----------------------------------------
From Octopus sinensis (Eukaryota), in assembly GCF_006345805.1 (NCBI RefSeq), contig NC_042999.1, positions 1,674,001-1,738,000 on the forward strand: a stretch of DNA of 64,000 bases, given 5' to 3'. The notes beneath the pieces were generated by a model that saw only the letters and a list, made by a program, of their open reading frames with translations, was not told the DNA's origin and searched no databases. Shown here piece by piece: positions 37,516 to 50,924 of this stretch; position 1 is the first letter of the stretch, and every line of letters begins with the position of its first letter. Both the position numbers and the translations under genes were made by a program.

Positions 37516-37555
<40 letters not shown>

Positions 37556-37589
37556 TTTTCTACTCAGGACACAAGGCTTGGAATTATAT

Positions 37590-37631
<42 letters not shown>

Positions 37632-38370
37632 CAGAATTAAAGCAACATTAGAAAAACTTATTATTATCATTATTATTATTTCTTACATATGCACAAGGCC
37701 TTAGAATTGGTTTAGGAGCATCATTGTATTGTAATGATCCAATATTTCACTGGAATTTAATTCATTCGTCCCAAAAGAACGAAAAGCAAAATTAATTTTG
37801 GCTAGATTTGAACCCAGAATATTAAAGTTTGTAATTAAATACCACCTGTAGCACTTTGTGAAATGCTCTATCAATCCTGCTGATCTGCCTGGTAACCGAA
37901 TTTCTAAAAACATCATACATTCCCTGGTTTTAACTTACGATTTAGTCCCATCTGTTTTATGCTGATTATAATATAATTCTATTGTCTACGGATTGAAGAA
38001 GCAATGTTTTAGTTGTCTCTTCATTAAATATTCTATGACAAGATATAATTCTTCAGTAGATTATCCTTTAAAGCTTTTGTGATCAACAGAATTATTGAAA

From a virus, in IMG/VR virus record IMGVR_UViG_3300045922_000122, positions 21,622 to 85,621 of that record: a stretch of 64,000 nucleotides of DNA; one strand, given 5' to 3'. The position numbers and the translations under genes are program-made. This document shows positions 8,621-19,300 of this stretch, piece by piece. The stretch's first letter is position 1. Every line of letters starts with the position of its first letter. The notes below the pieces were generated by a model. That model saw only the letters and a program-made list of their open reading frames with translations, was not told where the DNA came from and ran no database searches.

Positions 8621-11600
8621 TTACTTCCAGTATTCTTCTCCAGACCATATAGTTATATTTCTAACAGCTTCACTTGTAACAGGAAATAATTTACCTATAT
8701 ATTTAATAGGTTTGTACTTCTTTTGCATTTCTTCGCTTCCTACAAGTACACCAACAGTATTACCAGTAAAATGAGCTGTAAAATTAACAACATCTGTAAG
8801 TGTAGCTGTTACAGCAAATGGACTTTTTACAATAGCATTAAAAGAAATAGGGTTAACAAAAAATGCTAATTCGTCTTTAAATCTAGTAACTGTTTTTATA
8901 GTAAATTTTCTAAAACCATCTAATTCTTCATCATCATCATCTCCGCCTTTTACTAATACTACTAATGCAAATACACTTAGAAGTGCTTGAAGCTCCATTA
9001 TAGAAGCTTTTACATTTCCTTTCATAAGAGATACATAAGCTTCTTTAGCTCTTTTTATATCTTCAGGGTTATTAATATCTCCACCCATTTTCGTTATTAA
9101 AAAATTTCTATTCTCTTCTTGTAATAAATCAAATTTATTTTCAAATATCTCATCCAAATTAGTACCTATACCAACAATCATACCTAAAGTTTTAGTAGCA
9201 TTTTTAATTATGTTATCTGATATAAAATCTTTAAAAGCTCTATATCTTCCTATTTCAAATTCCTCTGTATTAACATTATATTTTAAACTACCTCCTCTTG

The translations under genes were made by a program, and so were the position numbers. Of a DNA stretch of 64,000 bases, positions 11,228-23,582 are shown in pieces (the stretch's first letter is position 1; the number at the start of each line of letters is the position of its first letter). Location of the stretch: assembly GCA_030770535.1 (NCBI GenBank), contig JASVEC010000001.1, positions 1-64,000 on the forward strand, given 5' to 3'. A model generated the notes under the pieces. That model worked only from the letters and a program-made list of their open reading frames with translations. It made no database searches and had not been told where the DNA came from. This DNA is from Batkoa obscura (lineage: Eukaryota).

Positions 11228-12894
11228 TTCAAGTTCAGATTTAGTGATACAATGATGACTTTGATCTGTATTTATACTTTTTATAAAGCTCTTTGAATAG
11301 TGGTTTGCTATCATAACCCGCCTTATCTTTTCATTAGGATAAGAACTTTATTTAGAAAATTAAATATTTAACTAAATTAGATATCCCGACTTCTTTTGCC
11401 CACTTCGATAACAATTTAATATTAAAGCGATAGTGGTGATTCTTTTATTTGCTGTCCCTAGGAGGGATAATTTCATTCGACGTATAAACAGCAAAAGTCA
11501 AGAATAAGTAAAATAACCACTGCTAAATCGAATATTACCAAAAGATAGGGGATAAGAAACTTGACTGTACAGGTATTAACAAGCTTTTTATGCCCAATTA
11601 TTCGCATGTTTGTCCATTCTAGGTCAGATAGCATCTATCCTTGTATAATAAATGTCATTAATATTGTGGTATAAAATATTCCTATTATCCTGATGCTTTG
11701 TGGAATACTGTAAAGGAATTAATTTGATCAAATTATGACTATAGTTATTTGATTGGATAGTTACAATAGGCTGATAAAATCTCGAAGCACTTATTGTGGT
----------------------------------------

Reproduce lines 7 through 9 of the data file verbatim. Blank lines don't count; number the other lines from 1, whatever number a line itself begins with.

<42 letters not shown>

Positions 37632-38370
37632 CAGAATTAAAGCAACATTAGAAAAACTTATTATTATCATTATTATTATTTCTTACATATGCACAAGGCC